Core i7 Dream System

We're calling the Core i7 High-End system our "Dream" system - and for many in the current economic times, that's exactly what this is: a dream. Components were selected because they represent the highest end of the performance curve with some tilt toward value. That does not mean the components of the Core i7 Dream System are the best value or the best bang for the buck, as in most cases you pay a lot at the top for a fairly small increase in performance. However, in most cases the component selected is a top performer.

This is not no-holds-barred, as we could easily have chosen a RAID 5 storage setup with 1TB to 2TB enterprise drives and an SSD RAID boot array. We stopped short of choosing that option, but some will be interested in going that direction. As the dollars added up quickly the final decision was to limit the high-end to somewhere around $5000. More can be spent, and if you're looking at the deficiencies in this $5000 Core i7 system you certainly know where you would like to spend the extra dollars. In the end the i7 Dream is a heck of a system, as we hope you will agree.

Intel i7 Dream System
Hardware Component Price
Processor Intel Core i7 965 Socket 1366
(3.2GHz Quad-core, 4x256KB L2, 8MB L3 Cache)
$1010
Cooling Vigor Monsoon III LT for Socket 1366 $60
Video EVGA 017-P3-1291-AR GeForce GTX 295 2.0 x16 $505
Motherboard ASUS P6T6 WS Revolution X58 $370
Memory Mushkin 6GB (3x2GB) DDR3-1600 (PC3-12800) 7-8-7-20 Kit 998679 $205
SSD Intel X-25M SSDSA2MH160G1C5 160GB ($729)
Hard Drive Western Digital Caviar Black WD1001FALS 1TB 7200 RPM 32MB Cache SATA 3.0Gb/s $120
Optical Drive LG 6X BD-R 2X BD-RE 16X DVD+R 6X Blu-ray SATA Blu-ray Burner GGW-H20LK $190
Optical Drive LG BD/HD DVD / 16x DVD+/- RW GGC-H20LK $110
Audio ASUS Xonar DX 7.1 $90
Case Silversone FT01-BW Aluminum ATX Mid-Tower Unibody $230
Power Supply CORSAIR CMPSU-1000HX 1000W SLI Ready CrossFire Ready 80 PLUS Certified Modular $210
Display LG W3000H-Bn 30" 2560x1600 5ms S-IPS LCD $1100
Speakers Logitech Z-5500 505W 5.1 Speakers $303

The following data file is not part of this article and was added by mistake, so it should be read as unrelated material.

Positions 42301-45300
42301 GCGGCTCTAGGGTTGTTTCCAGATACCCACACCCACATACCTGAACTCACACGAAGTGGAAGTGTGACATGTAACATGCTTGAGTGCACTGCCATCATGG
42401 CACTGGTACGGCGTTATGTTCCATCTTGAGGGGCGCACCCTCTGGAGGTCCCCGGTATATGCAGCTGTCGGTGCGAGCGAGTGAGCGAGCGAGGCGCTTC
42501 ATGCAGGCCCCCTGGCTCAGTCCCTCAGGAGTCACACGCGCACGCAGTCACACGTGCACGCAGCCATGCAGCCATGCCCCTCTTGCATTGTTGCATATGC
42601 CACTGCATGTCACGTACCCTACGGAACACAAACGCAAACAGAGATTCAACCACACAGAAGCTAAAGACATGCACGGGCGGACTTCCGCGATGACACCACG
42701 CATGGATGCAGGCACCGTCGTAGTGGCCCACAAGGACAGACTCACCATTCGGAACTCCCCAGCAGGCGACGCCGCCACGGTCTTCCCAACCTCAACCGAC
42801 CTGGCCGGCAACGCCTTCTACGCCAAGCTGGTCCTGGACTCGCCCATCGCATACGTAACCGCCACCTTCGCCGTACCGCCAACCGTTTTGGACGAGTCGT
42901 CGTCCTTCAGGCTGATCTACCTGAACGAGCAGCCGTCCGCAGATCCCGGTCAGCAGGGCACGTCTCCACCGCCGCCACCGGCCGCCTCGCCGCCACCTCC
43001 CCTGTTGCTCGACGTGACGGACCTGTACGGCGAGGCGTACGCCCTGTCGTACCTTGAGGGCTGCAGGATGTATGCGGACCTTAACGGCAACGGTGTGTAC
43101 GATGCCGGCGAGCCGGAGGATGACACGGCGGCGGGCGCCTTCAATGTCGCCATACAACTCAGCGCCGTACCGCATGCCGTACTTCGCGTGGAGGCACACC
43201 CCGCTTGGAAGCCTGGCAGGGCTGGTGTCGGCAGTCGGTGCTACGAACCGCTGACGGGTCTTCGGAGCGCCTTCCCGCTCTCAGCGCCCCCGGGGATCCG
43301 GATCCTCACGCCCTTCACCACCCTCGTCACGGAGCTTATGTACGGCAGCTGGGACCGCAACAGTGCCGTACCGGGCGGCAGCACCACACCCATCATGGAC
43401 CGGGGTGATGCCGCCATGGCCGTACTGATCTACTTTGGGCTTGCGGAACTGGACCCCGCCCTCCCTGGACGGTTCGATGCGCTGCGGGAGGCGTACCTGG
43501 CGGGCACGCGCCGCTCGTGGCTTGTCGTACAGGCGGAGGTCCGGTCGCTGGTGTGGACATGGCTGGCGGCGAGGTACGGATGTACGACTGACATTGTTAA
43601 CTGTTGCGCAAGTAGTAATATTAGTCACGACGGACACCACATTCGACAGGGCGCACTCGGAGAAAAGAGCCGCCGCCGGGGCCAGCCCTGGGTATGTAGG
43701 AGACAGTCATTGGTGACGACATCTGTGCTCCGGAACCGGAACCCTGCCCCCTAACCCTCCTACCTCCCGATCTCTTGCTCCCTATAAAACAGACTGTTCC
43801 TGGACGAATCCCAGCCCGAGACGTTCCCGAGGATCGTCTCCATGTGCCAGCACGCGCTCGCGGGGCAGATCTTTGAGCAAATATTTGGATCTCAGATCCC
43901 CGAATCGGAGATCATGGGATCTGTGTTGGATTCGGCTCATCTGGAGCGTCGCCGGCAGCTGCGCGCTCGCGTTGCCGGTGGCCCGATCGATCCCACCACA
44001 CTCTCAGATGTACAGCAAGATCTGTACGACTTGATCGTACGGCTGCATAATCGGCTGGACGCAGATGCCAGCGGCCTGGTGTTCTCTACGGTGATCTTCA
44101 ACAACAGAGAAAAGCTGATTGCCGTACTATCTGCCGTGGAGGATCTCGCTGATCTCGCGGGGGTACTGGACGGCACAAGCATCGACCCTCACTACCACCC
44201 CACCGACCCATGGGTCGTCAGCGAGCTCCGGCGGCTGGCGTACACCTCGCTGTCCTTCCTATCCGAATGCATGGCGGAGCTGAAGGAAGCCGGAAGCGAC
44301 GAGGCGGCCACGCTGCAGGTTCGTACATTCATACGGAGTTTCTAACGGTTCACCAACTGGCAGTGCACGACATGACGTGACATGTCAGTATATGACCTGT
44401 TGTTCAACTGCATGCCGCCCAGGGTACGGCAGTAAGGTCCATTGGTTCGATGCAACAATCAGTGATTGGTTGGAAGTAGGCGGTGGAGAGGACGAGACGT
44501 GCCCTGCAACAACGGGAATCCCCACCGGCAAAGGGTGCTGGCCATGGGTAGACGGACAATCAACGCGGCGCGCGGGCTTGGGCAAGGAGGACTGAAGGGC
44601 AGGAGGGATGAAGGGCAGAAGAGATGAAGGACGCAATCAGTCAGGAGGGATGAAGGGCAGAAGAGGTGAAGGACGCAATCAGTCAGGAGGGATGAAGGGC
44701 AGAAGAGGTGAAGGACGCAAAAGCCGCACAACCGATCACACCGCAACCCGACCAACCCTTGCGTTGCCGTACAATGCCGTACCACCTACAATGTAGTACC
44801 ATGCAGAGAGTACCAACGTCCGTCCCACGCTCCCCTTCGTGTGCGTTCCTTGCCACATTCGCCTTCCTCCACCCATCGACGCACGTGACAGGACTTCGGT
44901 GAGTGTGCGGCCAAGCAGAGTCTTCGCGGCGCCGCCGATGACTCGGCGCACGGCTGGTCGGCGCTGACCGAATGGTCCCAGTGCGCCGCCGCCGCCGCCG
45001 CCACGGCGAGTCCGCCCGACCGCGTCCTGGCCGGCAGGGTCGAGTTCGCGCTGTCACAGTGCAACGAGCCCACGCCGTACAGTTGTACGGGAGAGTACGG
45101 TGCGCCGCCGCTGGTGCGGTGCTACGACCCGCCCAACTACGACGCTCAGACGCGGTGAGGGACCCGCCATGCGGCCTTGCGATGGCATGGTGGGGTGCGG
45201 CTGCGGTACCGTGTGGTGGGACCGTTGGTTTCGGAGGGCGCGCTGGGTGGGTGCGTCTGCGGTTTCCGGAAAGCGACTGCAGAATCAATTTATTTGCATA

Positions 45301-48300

Keyboard Logitech G15 $90
Mouse Logitech G5 7 Buttons/1 Wheel USB Laser Mouse $50
Operating System Microsoft Vista Ultimate OEM $180
Bottom Line   $4823
($5552)

The i7 965 is the top of the Intel Core i7 line. It runs at the highest 3.2GHz available in a stock i7 and it is the only Core i7 with an unlocked multiplier. This makes the Core i7 965 an extremely flexible CPU for overclocking. In fairness, top-of-the-line processors rarely give the highest percentage overclocks. However, they perform the best at stock speeds and they are the easiest to overclock should you choose to do that. Components do not need to be pushed as far to reach the higher overclocks, which makes it less likely that peripheral limitations will hold back overall OC performance.

Some will ask why in the world we even think of recommending a $1000 CPU. Our answer would be that this is a dream system and price is not an overriding consideration. We also would be willing to bet that if you were offered a $295 i7 920 or an i7 965 at the same price you would choose the 3.2GHz unlocked 965. If the price is too rich you can always choose the lower priced 920 or 940 in the $295 to $595 price range.

The ASUS P6T6 WS Revolution X58 is a workstation board with a very flexible design. It features three x16 PCI-E slots that are truly x16 in operation. That makes the ASUS P6T6 Revolution capable of supporting the fastest triple-SLI setup possible if you are inclined to go in that direction. A dream system should support all the high-end possibilities imaginable and the P6T6 WS will not disappoint. Our motherboard editor, Gary Key, has said he would choose this motherboard for his own personal dream system.

The i7 Dream System needs at least 6GB of triple-channel memory, and there is nothing better on the market right now than the Mushkin 6GB (3x2GB) DDR3-1600 (PC3-12800) 7-8-7-20 kit. The attraction of this Mushkin 6GB package is the aggressive 7-8-7 timings it supports. This memory meets its specs, and it is blazingly fast in a Core i7 system.

Several well-known coolers offer optional adapters for socket 1366, but the cooler choice mated with the ASUS P6T7 WS Revolution is the Vigor Monsoon III LT. Naturally, the Monsoon III LT cools better than the Intel stock cooler and it is a good match to the capabilities of the i7 965 CPU. If you want even better cooling, you will need to go to a large radiator water system or phase-change cooling.

Since a dream system is about best performance, the choice for GPU is the new NVIDIA GTX 295. The hybrid design of the GTX 295 GPUs provides lots of shader horsepower with less RAM and pixel power than the GTX 280. This means the GTX 295 should perform better than two GTX 260 cards in SLI mode, but a bit less than two GTX 280s in SLI. In our game testing the GTX 295 beat the 4870X2 in some games and lost to it in others. Overall, it is certainly the equal of the 4870X2 in performance at about the same $500 price. NVIDIA drivers work very well on the i7 and the GTX 295 will be a fast and reliable performer in the i7 Dream System. A second GTX 295 would even provide quad-SLI if you are looking for bragging rights.